Add a little bit of text or embellishment
Because I'm able to type directly on photos before I send them to print, I just added some text to the left side of the two photos I knew I was going to cut in half. But you don't need Photoshop or a fancy program to add a little text. Simply swap out those two pockets with simple journaling cards. I use cards from the Midnight Edition, but my my go-to journaling cards are just plain white. Cut a little white or kraft card stock to 3x4 inches, add the date and you're done. Or if you're into embellishment, add a little something to one of the 3x4 cards or photos. Keep it minimal, and this layout will be done and in your album in about 5 minutes.

I hope these tips help you do some quick and simple memory-keeping!

Products used | Paislee Press pics + words no. 6 / Project Life Design A pocket page
Resources | cropping tutorial for Windows / cropping tutorial for Mac

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My Dad's Legacy of Letters

Five years ago today, my Dad passed away. It's hard to explain the significance of the loss of a parent, but let's just say it changed my life in ways I never expected. I'm not heart-sick about it anymore, in the way I was in the immediate aftermath and in the year following. But if I think too long about his absence, I get a pang in my gut that lingers for a little while. I no longer pick up the phone thinking I'll call him about something, like I did in the months after he died. But every once in awhile, I come across a book or a problem or a history-related question and I wish I could run it by him.



I don't have any regrets with regard to our relationship, something I know is a gift and a blessing when one experiences a pretty sudden loss. There's nothing I wish I'd said or done differently. But I do regret (and realize it's completely beyond my control) that Dad never met my kids. He never knew my little sister pregnant or me. Fortunately, he knew my two beautiful nieces, my older sisters' kids, so I'm comforted by the knowledge that he became a grandfather in this life. Still, there's an empty space in my own children's family tree. They'll never meet "Grandpa Owen," who's warm smile and crinkly eyes gaze out into the room from a wall in our den. And yet, they will, on some level, know him. That's because Dad, in addition to leaving an indelible impression on me, which I'm determined to share with my boys, left behind a collection of artifacts that have helped me understand him better, even since his death.



You see, my Dad wrote a lot of letters. When he wrote letters to me, he had a knack for dropping them in my lap in the most nonchalant ways at the most monumental moments. As I walked on the plane, bound for my study-abroad experience in Australia my junior year of college, Dad handed me a thick envelope, stuffed with page after page of his thoughts on international travel and what awaited me on the other side of the Pacific.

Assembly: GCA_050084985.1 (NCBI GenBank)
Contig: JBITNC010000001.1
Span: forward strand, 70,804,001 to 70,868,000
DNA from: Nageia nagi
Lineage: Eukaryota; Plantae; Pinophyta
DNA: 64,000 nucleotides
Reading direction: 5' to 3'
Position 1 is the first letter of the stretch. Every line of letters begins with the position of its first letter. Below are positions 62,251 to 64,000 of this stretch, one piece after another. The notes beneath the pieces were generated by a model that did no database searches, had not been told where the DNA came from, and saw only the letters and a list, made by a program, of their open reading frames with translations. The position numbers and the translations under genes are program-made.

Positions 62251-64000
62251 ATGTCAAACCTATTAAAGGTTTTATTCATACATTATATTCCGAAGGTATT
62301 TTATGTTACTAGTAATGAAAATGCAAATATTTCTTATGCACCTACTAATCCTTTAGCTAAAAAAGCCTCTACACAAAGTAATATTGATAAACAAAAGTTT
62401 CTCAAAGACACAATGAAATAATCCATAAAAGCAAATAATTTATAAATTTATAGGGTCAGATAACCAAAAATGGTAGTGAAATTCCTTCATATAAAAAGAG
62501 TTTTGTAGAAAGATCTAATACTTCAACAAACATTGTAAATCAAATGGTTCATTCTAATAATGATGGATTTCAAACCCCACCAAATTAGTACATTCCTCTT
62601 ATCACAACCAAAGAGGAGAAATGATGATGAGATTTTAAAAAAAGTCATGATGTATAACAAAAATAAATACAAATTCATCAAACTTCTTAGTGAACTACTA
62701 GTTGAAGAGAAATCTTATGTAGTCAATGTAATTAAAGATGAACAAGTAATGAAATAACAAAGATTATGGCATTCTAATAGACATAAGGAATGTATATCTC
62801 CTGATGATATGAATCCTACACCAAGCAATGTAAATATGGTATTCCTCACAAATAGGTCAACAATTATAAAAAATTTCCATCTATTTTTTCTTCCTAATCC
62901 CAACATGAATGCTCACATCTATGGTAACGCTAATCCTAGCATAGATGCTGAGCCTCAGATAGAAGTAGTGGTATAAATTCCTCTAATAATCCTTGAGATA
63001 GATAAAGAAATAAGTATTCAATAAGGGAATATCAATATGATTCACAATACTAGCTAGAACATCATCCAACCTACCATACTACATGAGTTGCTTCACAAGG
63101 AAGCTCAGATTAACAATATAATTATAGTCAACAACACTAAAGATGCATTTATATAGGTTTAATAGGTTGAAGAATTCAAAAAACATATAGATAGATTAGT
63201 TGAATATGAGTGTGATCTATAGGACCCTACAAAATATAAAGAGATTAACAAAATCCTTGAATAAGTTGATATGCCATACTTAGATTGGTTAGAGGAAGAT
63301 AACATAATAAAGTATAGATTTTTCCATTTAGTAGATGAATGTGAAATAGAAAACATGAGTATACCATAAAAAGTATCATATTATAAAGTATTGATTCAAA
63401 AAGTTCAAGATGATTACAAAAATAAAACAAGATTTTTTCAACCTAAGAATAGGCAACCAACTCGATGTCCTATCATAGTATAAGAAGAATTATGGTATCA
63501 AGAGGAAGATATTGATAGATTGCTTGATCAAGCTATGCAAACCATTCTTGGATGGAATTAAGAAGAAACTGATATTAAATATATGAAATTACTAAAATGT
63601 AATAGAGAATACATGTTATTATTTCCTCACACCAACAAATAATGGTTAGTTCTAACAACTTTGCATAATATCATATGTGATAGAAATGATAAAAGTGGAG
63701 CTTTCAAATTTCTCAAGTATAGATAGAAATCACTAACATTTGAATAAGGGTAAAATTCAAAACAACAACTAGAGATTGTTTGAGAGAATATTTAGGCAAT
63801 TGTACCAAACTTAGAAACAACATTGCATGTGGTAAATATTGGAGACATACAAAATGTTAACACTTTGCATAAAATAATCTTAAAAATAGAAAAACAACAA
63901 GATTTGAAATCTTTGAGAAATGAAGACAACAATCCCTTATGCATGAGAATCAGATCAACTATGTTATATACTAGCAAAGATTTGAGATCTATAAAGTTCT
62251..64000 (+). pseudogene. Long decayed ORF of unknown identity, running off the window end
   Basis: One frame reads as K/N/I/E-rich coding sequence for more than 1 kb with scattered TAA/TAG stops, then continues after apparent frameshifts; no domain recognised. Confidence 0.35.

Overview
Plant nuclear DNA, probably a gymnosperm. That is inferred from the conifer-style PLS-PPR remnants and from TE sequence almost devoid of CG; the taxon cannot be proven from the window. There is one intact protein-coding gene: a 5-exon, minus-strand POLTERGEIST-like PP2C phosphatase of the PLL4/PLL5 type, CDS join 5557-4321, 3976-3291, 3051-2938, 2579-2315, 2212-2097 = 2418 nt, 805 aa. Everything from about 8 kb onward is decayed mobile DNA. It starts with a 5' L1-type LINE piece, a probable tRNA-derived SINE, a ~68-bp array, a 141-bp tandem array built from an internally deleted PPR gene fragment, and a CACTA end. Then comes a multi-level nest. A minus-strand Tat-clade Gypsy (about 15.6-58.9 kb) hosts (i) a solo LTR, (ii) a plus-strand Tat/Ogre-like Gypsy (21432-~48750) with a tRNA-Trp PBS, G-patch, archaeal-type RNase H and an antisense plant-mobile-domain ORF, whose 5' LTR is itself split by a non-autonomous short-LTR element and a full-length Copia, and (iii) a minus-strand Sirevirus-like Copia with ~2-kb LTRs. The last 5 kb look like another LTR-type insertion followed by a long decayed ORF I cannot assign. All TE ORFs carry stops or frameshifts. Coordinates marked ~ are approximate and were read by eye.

He'd done the same thing a couple years earlier as he and Mom dropped me off at college. I remember holding back tears as they drove away, headed home to California, my heart thumping, my hands clutching a letter Dad had just handed me. I waited until that night to read it alone, five or six pages of musings and advice on college in Dad's unmistakable handwriting, and sobbed with homesickness. 

The letters weren't always so dramatic (nor was I, I think). One email I received in the midst of a rough Navy move back in 2008 contained just a few sentences, but concluded with the words "Nick just wants you to be happy. So... BE HAPPY." 


I think I knew before Dad died about his Navy letters, but I didn't start combing through them until more recently. A little background: I had an old Dad. He was forty-nine when I was born; it was his second marriage. So, he was old. When, in second grade, my teacher asked us how old our parents were, I - very confidently - said "fifty-six!" She said "No, not your grandfather." My folks got a kick out of that one. Anyway, Dad had a whole life before I arrived on the scene, and that life included a stint in the Navy during the Korean War. He flew jets off of the aircraft carrier USS Yorktown. During his years in the service, he wrote over seven-hundred letters to his parents. And thanks to my Grandpa Owen's meticulous record-keeping, we have every single one, numbered and in order of their receipt. Sidenote: Have you picked up on the fact that there are a lot of "Owens" in this family?